Joseph Stiers Lawsuit Against WSOP and Caesars Dismissed with Prejudice
The lawsuit filed by Maryland gambler and poker player Joseph Conor Stiers against the parent entities of the World Series of Poker (WSOP), Caesars Entertainment Corporation, CEOC, LLC and Caesars Interactive Entertainment, LLC has reached its formal legal conclusion with the filing and court approval of a settlement between the two sides. In a court filing dated March 12, 2019 in the US District Court for the District of Nevada, presiding judge Richard F. Boulware II approved a Stipulation and Order of Dismissal With Prejudice, thus ending Stiers’ claims against the Caesars entities and the WSOP.
The nearing of a settlement between the two sides was first submitted to the court in a separate stipulation in the case filed last month, which resolved as expected following a brief delay as the two sides finalized the terms of the dismissal of Stiers’ claims. The March 12 date had previously been set as a deadline by Judge Boulware to present the terms of the settlement to the court.
The dismissal with prejudice means that Stiers (shown at right) cannot re-file a claim against Caesars over the allegations that Stiers made regarding his eviction from the 2017 World Series of Poker Main Event. Stiers had entered that 2017 WSOP Main Event using an ID with a somewhat munged version of his name. This activity by Stiers occurred after he had received a ban from all Caesars-owned properties, after being repeatedly trespassed from Horseshoe Casino Baltimore in a situation that originated with Stiers’ card-counting blackjack activities and escalated significantly from there.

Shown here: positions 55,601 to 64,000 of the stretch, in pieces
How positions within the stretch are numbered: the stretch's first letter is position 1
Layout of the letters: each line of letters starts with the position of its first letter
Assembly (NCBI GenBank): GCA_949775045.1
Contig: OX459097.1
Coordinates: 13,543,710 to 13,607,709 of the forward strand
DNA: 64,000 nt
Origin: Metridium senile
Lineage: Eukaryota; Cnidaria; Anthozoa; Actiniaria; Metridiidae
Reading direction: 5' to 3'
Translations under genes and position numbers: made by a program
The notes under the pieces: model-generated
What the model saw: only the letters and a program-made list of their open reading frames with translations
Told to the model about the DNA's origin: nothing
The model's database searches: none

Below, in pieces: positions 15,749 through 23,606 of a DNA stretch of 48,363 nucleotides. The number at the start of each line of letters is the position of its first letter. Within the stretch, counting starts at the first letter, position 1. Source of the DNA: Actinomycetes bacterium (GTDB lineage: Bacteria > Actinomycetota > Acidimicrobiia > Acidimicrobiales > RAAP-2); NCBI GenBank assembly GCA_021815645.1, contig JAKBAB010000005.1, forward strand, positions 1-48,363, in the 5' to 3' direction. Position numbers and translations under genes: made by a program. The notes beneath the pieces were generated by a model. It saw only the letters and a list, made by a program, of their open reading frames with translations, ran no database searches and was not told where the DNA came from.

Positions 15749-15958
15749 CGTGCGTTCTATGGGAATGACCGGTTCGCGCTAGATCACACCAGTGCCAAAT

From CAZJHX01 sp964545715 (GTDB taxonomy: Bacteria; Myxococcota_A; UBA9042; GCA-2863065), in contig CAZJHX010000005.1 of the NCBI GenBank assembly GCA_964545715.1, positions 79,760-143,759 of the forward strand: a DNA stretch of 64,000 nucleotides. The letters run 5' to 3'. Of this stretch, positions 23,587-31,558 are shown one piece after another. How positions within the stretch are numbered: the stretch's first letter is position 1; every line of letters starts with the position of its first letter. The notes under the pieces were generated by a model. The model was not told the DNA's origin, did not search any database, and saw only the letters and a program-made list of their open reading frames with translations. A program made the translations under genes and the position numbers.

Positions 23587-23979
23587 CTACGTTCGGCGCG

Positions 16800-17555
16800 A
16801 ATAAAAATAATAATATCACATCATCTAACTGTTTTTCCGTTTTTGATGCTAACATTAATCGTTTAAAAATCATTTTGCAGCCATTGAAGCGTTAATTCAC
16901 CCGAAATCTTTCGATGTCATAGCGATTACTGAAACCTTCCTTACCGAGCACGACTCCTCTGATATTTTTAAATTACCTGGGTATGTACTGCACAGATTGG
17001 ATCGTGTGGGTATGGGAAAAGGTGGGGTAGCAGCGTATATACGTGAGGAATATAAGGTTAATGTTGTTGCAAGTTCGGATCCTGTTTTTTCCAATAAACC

Stiers alleged hundreds of thousands of dollars in damages over his eviction from the Rio, though whether he received anything at all in the official “settlement” remains unpublicized. His claim included his personal valuation of $150,000 for his Main Event chip stack at the time of his forced removal from the event. Given that he was bounced from the Brasilia Room well before the Main Event reached the money, Stiers’ conjecture regarding his expected profit may well have been unenforceable as a legal matter.
What is known from the approved settlement is that both Stiers and Caesars are responsible for their own legal costs; if anything, that may be an indication that Caesars paid little or nothing to Stiers, who remained unapologetic in numerous court filings for his willingness to ignore the Caesars-wide ban. Stiers’ tourney chips were removed from play once his identity had been confirmed, and his $10,000 buy-in for the Main Event was not refunded, per the WSOP’s terms of entry. Whether that $10,000 buy-in was eventually refunded as part of the settlement is also publicly unknown.
Stiers claimed in one early filing that being evicted from Caesars properties negatively impacted his professional-poker profitability, and he insinuated that he was thus entitled to keep visiting the properties and entering events such as the WSOP despite being banned.
Stiers, a law student when not pursuing various gambling opportunities, represented himself in the case, thus limiting his financial exposure to some extent.